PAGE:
Modern Horror Film Analysis

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Why are modern audiences still going to watch horror movies? How are they still scared of vampires, zombies, and conveniently isolated cabins? Perhaps the horror comes from the new stories told with that same tool set. As New York Times film reviewer A. O. Scott says in his thoughts on Drew Goddard’s The Cabin in The Woods, “Novelty and genre traditionalism often fight to a draw.” Scott’s claim is correct, finding a delicate balance between novel plot devices and reliable scares is one of the main troubles of the modern horror genre. Many modern horror films, The Cabin in the Woods included, use their novelty to create a compelling story while scaring the audience with the classic tropes. Modern horror films don’t have to scare in a whole new way, and they often don’t. But, a predictable movie is a boring one, and as such novelty is used to keep the audience on their toes during modern horror films. Though novel horror films such as The Cabin in the Woods and Cargo don’t need novelty to create fear, the novelty is essential in balancing with the demands of the genre to create interesting stories.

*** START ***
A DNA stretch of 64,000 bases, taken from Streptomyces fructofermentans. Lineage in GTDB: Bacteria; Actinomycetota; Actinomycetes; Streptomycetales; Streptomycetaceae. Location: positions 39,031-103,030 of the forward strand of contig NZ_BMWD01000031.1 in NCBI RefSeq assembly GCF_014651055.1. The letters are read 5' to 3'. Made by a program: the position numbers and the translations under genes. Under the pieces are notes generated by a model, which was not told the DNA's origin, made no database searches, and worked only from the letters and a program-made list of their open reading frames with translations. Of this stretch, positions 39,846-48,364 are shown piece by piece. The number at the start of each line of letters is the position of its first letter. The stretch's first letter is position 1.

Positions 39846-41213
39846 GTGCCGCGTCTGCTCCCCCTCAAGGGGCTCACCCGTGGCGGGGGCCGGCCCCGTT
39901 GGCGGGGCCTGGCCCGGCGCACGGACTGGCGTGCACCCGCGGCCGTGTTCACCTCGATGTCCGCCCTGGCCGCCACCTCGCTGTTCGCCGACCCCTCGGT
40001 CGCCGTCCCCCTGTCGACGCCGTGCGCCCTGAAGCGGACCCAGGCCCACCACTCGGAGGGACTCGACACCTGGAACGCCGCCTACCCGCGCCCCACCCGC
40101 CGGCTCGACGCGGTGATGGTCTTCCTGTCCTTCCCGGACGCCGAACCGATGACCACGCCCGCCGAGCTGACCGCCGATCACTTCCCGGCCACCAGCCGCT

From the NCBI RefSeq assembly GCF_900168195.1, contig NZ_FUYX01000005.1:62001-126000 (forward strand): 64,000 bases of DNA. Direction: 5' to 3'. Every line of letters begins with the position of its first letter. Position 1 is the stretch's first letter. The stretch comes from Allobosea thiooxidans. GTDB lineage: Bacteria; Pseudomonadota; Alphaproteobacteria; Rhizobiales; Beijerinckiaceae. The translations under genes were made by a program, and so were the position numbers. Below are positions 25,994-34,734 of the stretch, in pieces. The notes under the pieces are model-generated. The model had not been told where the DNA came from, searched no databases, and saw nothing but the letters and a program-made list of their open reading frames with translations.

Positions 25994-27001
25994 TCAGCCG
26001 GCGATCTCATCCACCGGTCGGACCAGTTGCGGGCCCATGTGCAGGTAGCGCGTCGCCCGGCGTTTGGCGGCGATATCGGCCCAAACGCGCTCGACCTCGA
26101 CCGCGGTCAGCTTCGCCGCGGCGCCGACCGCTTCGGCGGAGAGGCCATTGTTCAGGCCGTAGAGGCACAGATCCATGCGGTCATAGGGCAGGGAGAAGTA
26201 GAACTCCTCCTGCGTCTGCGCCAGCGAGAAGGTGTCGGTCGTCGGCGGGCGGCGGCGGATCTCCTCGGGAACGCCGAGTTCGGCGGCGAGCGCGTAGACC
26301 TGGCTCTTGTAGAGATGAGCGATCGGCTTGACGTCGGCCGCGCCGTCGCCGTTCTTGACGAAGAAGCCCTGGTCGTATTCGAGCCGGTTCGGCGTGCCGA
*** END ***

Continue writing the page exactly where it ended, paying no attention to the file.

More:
The Cabin in the Woods is a 2011 horror film directed by Drew Goddard that follows the slasher film roadmap to a tee, yet is sure to keep audiences enthralled throughout. Five teenagers head out to an isolated forest cabin to be indiscriminately killed by a gang of terrifying monsters. The film soon shows it’s full hand, however, when it is revealed that the monsters are under the

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